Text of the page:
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BEJE: TRADITIONAL FISH PONDS

Beje is a traditional fishpond widely used by the local communities in areas near the Mangkatip River. This includes the villages of Sungai Jaya, Mahajandau, Tambak Bajai, and Dadahup, in addition to many villages across the Mangkatip regency.

During the dry season, low-lying areas that are subject to wildfires typically form large holes, known locally as luhak. These luhak are usually covered by fallen logs and large roots, which are also the result of burns. Over time, these luhak become a reservoir for fish carried by floods from the river during the rainy season.

As the dry season arrives, the fish become trapped in the luhak and are utilised by the community for consumption. This practice has evolved amongst the local people, who now create manmade square-shaped luhak, commonly referred to as beje, usually with a width of 1.5 to 2 metres and a length of 10-60 metres.

Over time, the local community has learned that beje have even more benefits during the dry season. Beje are now often constructed around gardens so, that in addition to yielding fish, they can also be utilised as a water source for irrigating the gardens or extinguishing forest fires. The fish caught from beje significantly contribute to improving the economy of the community during the dry season.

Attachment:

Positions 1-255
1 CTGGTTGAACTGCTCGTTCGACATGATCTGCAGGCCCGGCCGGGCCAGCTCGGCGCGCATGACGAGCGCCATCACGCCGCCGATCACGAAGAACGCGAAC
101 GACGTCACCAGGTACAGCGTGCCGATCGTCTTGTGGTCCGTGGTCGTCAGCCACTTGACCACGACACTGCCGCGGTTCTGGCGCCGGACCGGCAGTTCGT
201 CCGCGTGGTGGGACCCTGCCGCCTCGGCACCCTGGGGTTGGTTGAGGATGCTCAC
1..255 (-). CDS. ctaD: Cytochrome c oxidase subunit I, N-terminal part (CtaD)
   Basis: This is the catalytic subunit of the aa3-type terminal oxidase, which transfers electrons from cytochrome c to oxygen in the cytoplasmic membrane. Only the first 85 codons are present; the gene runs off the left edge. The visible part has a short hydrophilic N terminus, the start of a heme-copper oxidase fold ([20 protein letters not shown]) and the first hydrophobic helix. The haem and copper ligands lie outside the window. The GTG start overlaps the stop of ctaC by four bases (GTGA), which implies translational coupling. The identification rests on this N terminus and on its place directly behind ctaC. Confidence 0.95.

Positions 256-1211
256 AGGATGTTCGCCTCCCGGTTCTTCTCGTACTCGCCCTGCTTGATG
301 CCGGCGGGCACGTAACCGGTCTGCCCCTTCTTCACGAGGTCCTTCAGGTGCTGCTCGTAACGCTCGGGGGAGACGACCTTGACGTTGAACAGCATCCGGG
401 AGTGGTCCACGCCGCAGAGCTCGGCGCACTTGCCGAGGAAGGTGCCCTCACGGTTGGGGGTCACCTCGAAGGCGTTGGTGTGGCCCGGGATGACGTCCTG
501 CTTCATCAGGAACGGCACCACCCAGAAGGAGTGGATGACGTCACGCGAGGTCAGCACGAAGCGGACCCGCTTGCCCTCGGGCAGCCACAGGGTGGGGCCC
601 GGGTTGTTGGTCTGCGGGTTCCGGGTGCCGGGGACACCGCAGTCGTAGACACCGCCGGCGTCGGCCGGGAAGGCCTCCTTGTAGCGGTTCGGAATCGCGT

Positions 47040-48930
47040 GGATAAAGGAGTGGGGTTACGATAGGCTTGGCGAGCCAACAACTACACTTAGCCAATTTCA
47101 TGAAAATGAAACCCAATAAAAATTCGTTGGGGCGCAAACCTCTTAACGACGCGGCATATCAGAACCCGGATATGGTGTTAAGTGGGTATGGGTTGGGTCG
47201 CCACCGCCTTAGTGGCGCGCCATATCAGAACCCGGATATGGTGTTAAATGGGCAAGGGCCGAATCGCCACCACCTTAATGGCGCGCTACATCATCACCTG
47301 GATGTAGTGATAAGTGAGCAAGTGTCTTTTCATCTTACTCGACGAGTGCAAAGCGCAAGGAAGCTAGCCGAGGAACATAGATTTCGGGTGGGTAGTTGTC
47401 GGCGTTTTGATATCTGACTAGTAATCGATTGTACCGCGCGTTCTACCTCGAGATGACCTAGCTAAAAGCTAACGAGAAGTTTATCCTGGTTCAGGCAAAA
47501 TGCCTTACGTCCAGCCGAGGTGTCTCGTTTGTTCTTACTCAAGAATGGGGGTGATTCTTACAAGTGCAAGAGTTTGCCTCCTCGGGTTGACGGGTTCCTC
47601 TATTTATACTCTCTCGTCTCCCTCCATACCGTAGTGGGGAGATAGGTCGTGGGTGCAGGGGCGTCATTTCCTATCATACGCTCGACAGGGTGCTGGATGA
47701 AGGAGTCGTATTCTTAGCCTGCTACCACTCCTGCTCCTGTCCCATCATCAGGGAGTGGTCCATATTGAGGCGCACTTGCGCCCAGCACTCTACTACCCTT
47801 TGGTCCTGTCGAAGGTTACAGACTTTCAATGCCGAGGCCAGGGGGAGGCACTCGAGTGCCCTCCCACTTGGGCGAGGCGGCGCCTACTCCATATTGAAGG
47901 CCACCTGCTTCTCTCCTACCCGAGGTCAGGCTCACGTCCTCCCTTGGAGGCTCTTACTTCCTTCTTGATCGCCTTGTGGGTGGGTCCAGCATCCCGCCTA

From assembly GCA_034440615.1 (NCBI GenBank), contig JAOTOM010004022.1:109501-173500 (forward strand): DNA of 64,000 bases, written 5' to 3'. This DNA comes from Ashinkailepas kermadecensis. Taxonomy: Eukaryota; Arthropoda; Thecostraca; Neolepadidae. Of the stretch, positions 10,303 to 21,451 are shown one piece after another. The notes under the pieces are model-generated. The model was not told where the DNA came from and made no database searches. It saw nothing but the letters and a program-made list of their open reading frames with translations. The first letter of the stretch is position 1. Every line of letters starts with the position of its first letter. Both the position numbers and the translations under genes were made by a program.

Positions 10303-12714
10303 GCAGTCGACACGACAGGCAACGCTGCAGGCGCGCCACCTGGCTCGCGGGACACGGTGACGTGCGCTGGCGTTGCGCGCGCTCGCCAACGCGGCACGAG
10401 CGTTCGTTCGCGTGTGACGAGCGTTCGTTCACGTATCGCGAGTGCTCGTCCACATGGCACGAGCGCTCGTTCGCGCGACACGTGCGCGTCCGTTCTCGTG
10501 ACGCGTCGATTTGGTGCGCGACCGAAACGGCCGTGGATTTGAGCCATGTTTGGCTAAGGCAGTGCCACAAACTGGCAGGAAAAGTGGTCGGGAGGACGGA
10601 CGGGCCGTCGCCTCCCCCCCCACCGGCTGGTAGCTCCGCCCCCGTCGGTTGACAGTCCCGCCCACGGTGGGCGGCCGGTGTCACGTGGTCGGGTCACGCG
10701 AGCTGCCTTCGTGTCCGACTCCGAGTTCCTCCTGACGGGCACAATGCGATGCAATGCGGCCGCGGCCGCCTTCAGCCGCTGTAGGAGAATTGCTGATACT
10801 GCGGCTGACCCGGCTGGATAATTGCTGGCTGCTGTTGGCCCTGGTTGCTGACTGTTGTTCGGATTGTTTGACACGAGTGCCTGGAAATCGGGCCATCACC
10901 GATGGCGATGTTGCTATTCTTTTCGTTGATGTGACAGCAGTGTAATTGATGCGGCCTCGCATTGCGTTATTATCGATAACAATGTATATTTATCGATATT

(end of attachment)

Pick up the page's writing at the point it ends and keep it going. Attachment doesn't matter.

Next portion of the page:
The potential of beje to contribute to programs aimed at enhancing the standard of living for the communities is evident. Therefore, the Borneo Orangutan Survival (BOS) Foundation, in collaboration with several partners, has been involved in creating and developing beje for the local communities in Mangkatip Regency and Sungai Jaya Village. To achieve this, the BOS Foundation collaborates with local communities by forming groups to carry out the construction and management of beje.

Text by: Communications Team at Mawas, Central Kalimantan

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